Important Australian and International Fine Art
28 November 2018


(1777 – 1804, French)

probably late January or early February
ink, watercolour and gouache on lightly tinted blue laid paper

183 x 278 mm (image within an ink border, within ruled border)
212 x 323 mm (sheet)

signed lower left: N.m. petit
inscribed with title below image: Sauvage de l’Île Van Diemen (détroit de D’Entrecasteaux).

$700,000 – 900,000
Sold for $829,600 (inc. BP) in Auction 56 - 28 November 2018, Melbourne

None known

Catalogue text

An extremely important work: not only a superb portrait in its own right, this example is one of the rare occasions when Petit included a full landscape in the background, here rendered with the sort of topographical accuracy and well-observed use of colour that marked the famous coastal profiles he painted. Previously known only from a later pencil sketch in Le Havre with no documentation of any kind, the caption to the present work therefore reveals that this is a man from the region of D’Entrecasteaux Channel and, as with the previous two items, is believed to depict a man from the interaction that took place at North West Bay.

Not only is this a fine portrait, it is probably the finest of Petit’s major Tasmanian studies: it is certainly the most fully realised, and also one of the occasions on which he has really mastered the representation of the elongated but still muscular limbs. There is a sense of repose, but also of place, most particularly in the wonderfully accurate juxtaposition of the lush foliage in the middle ground with the blackened trunk on which the man is leaning. The mountain range in the background is rendered so precisely that it may yet prove possible to locate the spot quite accurately: certainly there can be no doubt that this is meant to be part of the ridge of higher ground on the mainland, as the topography of both Bruny and Maria Islands is somewhat gentler. Indeed, that the mainland is depicted here is further suggested by the fact that the man is leaning against a scorched tree trunk (the use of fires by the Tasmanians, and the partially scorched landscape of the mainland, was frequently described by the French).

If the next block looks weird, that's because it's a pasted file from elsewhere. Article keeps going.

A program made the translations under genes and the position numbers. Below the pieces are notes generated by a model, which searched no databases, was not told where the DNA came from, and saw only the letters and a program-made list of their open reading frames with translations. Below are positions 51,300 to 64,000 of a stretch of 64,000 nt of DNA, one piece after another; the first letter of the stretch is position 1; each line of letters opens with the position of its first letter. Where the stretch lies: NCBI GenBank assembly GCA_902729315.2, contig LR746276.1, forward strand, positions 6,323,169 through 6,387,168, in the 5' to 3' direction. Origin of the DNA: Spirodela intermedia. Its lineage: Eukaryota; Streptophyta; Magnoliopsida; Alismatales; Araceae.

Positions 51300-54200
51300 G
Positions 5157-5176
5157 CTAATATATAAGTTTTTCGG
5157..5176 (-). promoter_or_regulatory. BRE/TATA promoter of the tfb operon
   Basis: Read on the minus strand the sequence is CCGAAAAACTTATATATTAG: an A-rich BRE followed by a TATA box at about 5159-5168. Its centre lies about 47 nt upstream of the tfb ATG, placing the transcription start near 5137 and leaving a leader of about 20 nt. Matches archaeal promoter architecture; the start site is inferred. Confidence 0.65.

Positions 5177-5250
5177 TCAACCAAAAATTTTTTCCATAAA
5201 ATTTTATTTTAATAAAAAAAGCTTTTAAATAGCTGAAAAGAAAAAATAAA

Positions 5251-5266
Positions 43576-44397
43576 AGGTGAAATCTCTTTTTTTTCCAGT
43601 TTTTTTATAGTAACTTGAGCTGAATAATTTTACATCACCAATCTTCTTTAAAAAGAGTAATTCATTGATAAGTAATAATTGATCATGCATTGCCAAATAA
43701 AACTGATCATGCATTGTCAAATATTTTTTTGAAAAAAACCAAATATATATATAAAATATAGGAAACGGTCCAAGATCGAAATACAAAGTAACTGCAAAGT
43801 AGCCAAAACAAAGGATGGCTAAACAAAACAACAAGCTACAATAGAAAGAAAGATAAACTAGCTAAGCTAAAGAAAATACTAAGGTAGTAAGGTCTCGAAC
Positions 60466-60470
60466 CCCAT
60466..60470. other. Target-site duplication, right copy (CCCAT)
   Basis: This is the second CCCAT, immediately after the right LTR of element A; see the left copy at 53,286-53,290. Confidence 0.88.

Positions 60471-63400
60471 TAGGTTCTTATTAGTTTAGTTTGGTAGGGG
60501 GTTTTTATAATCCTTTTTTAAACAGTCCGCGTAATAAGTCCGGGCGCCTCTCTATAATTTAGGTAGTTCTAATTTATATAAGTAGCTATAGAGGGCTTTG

The man himself is quite beautiful. He has an incredibly strong profile with prominent brow and nose, tightly cropped hair with what would seem to be thin braids as decoration, and long elegant limbs. There is no visible scarification nor ornamentation of any kind (although of course the torso, where this was usually most prominent, is not visible), and he is wearing a very full kangaroo cloak draped over his right shoulder. Indeed, he is so attractive that the only sketch of this man in Le Havre had led to some debate about the sitter’s sex: the nineteenth century curator Hamy thought it showed a man, his twentieth-century colleague Bonnemains a woman. The use of “sauvage” in the caption here (and not “femme sauvage” as with the previous item), would seem to settle the debate.

Apart from a similar but not as fully-realised work depicting a man seated before a fire (B:20005), and the full-length portrait of a boy standing on a beach in front of a heavily-wooded hillside, which also features carefully depicted mountains in the background (B:20021.4), this is only the third full Tasmanian view known to have been executed by Petit, and gives a tangible sense of his talent (and of the sort of work that was unfulfilled because of his early death).

No full portrait of this man was ever published.